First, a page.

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SIFF ADVANCE: Rhyms for Young Ghouls - Cinemaholic Movie Reviews
one person's obsessive addiction to film
SIFF ADVANCE: Rhyms for Young Ghouls
Directing: B+
Acting: B+
Writing: B
Cinematography: B+
Editing: B+

Films about Native Americans with any real sense of authenticity -- let alone any made by Native people -- are so rare, that alone makes Rhymes for Young Ghouls worth a look. Add to that a director who grew up on the Listuguj Mi'gMaq First Nation reserve in Quebec, here offering a film about Canadian First Nation people in the seventies, and you've got a story that is unique indeed.

Aila (a fantastic Devery Jacobs) suffers a horrible tragedy at the beginning of the film: a fatal mistake made by her mother causes her mother to commit suicide, the same day her father is dragged off to jail. It then jumps forward seven years, from 1969 to 1976, and Aili tells us in voice-over: "The day my mother died, I aged a thousand years." One might presume that to be the case for just about anyone.

Aila has been raised, sort of, in the meantime by her uncle, Burner (Brandon Oakes). Aila is fiercely independent, however, and evidently has the most talent in assembling the drugs they sell, having taken over from her father (Glen Gould). Aila is one tough teenager, taking it as apart of life that the local authorities will not discriminate when it comes to beating the shit out of her people, as well as Aila herself, at the slightest provocation.

There is a lot of this in the film, First Nation people getting beat up for little to no reason. In one scene, Aila gets punched in the face as a matter of course while another teenager from her reservation happens to be running away from someone past her. The chaser tells Aila to relay "a message" and kicks her in the face after she's already been knocked off her bike. Aila takes all of this with the requisite stoicism.

The First Nation people are presented here with adequate dimension; their white, Canadian tormenters are not. In this movie, anyone not from the reserve is overtly villainized. If there is any major flaw to Rhymes for Young Ghouls, this is it; the few scenes set in the Catholic school where many of the young Native children are forced to attend clearly reveal that the filmmaker knows little about nuns and priests and the like.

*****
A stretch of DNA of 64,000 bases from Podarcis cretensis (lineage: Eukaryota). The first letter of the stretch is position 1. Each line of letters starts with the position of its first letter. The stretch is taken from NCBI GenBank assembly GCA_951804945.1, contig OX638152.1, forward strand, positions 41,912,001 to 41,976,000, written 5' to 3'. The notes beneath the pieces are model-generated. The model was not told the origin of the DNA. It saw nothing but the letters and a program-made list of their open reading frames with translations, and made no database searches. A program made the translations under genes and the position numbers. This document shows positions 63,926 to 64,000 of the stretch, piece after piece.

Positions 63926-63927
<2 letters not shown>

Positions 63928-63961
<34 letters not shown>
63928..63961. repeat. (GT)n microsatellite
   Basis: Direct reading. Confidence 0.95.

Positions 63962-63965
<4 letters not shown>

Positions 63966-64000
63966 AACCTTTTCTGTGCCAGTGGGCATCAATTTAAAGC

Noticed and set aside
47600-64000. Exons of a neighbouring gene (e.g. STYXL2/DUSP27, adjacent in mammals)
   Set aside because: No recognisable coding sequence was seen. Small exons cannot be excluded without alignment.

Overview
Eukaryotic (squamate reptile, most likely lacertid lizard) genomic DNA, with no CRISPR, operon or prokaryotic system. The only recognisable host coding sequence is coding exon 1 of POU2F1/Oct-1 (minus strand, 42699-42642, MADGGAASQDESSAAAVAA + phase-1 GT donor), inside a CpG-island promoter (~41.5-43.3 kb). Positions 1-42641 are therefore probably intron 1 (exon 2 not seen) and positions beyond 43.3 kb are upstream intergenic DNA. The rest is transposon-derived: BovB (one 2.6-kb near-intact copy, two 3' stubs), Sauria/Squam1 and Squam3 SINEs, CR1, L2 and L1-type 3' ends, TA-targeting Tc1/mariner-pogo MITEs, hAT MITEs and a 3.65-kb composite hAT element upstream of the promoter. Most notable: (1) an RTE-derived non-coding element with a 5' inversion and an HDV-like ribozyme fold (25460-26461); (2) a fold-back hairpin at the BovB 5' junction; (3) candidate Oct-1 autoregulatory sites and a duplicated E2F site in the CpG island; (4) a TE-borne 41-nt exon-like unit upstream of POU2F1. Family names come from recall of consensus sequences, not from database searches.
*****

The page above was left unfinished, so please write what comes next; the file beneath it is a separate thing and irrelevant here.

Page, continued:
That said, this movie is at its core a revenge fantasy, and even decades after the 1970s, who can blame them? The things we see the Catholics doing to the people they call "heathens" really did happen, which makes it pretty difficult not to villainize them. Arguing about what good it does now to engage in such fantasies is beside the point. The only real question is, does it make for a good movie?

Yes, it does. Eventually, Aila herself is detained and forced to attend the school, if only briefly. We get the requisite shot of her braids getting cut off, by rough nuns. Her friends and family help her with a plot to steal back money the worst of their tormenters, Popper (Mark Antony Krupa) suckered out of them through his corruption, and the disgusting cleverness of the scheme is particularly satisfying. He happens also to work in the school, so that's convenient.

The perspectives presented here are unusually illuminating, a small glimpse outside of American ethnocentrism, where white guilt about the genocide of Native Americans is confined to our own history. But the United States is not the only country guilty of such horrors, which extend as far as the Aborigines of Australia and come as close as our neighbors to the north -- who are historically characterized as so much "nicer" than Americans. Not in this movie.

When Rhymes for Young Ghouls comes to its graphic end, it's easy to have some mixed feelings about it. But that's not necessarily what it's going for. Writer-director Jeff Barnaby may be presenting a revenge fantasy filled with, and fueled by, infuriating depictions that are unfortunately historically accurate -- but he presents it with an authentic voice. He does this pointedly without concern for stereotypes, thereby depicting some and avoiding others. The world could do with more movies from the likes of him.

Devery Jacobs growns up in unfortunate ways in RHYMES FOR YOUNG GHOULS.

Overall: B+
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